This Sunday (September 16, 2012), at 9:30pm: a performance by Jonathan Goldberger (guitar), Han-earl Park (guitar), Sean Ali (bass) and Will McEvoy (bass), plus Anna Webber (reeds), Ben Syversen (trumpet), TJ Huff (guitar), Dustin Carlson (guitar) and Mark Ziegler (bass), as part of Out Of Your Head curated by Josh Sinton. The event takes place at The Backroom @ Freddy’s Bar (627 5th Avenue, Brooklyn, NY 11215) [map/directions…].
Thanks to our hosts Freddy’s and, in particular, Michael Evans of On The Way Out for their generosity in offering us the stage to perform last night (July 24, 2012). Thanks also to Jesse Stacken and Don Mount for the recording and documentation, to Christine Bard’s cast of thousands for sharing the stage, and to all who came to listen.
And of course my thanks to the always creative Nick Didkovsky and endlessly imaginative Catherine Sikora. After the swift, seemingly effortlessness of the first performance by Eris 136199, this was much more of a struggle for me (in the best possible sense), ranging as it did from the loud, heavy machinery noises to the quiet, delicate sounds. Thanks, Nick, Catherine, for pushing and pulling the music into ever more interesting spaces. Really looking forward to the next time we get to play!
Side effects of Eris 136199 may include temporary deafness, involuntary teleportation, spontaneous combustion, and molecular implosion. In addition, lab animals have been shown to dance without skill to the sound of double guitars and saxophone. …But you’ll love what it does to your brain! 😉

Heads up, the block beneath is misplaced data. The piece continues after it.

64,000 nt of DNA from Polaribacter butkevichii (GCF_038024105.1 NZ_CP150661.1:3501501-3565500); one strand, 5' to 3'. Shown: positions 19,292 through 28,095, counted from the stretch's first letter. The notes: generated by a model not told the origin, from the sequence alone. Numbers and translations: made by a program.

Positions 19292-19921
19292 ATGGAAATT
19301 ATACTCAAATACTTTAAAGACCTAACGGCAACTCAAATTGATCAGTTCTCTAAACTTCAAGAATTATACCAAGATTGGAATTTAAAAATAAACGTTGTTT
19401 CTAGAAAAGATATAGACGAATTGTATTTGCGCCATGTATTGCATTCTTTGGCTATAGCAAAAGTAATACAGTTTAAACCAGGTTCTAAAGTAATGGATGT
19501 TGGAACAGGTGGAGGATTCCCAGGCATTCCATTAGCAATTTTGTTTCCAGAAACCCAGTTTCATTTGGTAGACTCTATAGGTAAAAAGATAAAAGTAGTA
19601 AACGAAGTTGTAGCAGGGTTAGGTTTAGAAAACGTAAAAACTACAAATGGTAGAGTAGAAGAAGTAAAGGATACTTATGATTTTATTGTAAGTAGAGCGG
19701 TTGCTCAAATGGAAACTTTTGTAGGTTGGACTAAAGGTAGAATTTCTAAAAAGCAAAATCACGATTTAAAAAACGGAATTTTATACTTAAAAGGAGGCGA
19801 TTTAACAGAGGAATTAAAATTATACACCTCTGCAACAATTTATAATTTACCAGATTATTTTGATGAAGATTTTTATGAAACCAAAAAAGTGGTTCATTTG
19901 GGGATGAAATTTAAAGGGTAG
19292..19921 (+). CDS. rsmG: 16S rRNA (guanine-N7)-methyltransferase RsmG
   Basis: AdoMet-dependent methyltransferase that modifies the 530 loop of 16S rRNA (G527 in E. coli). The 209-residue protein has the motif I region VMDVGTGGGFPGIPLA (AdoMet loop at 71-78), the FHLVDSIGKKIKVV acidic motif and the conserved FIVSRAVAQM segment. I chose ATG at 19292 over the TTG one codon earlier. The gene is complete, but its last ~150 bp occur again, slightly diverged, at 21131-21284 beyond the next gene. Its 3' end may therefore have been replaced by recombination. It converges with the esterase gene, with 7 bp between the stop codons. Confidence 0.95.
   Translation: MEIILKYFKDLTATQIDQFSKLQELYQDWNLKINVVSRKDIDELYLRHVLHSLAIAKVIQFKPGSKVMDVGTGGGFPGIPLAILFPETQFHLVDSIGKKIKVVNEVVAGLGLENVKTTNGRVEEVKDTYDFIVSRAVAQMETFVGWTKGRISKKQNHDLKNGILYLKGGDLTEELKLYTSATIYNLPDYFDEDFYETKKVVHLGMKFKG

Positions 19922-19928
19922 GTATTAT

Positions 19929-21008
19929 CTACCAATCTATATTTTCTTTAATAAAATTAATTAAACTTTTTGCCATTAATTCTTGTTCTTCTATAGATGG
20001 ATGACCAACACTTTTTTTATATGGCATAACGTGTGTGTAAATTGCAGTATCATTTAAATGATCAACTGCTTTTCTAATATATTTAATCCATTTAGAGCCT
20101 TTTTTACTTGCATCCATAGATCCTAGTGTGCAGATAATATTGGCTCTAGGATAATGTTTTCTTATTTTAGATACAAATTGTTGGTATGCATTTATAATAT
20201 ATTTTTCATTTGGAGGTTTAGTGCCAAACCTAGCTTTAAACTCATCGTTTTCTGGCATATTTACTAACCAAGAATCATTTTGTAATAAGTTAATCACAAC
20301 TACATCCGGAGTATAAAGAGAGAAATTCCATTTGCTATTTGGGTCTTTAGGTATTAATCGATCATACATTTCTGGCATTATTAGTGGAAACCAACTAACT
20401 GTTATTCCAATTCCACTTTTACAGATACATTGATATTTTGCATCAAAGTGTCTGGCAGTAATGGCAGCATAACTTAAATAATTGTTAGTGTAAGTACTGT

02–13–13: updated video: complete performance now available to view.
The trio of noisy, unruly complexity of composer, computer artist and guitarist Nick Didkovsky, the coporeal, cyborg virtuosity of constructor and guitarist Han-earl Park, and the no-nonsense melodic logic of composer and saxophonist Catherine Sikora plays on the crossroads of noise, melody, rhythm, space, density, contrast, synchronicity, asymmetry, serendipity and contradiction. The group forges an improvisative space where melody can be melody, noise can be noise, meter can be meter, metal becomes metal, bluegrass turns to bluegrass, jazz transforms into jazz, all there, all necessary without imploding under idiomatic pressures.
Annihilator of the boundaries between heavy metal and the avant garde, Nick Didkovsky founded the avant-rock big band Doctor Nerve, and is a member of Swim This with Gerry Hemingway and Michael Lytle. He is a pioneer of small-systems computer music, and he has composed music for ensemble including Bang On A Can All-Stars and the California EAR Unit.
Described by Brian Morton as “a musical philosopher… a delightful shape-shifter”, Han-earl Park is drawn to real-time cyborg configurations in which artifacts and bodies collide. He has performed with some of the finest practitioners of improvised music, is part of Mathilde 253 with Charles Hayward and Ian Smith, and Numbers with Richard Barrett.
Catherine Sikora is a “a free-blowing player’s player with a spectacular harmonic imagination and an evolved understanding of the tonal palette of the saxophone” (Chris Elliot, Seacoast Online). She has long-standing duo projects with Eric Mingus and with Ziv Ravitz, and performs as part of ensembles led by Elliott Sharp, François Grillot and Matt Lavelle.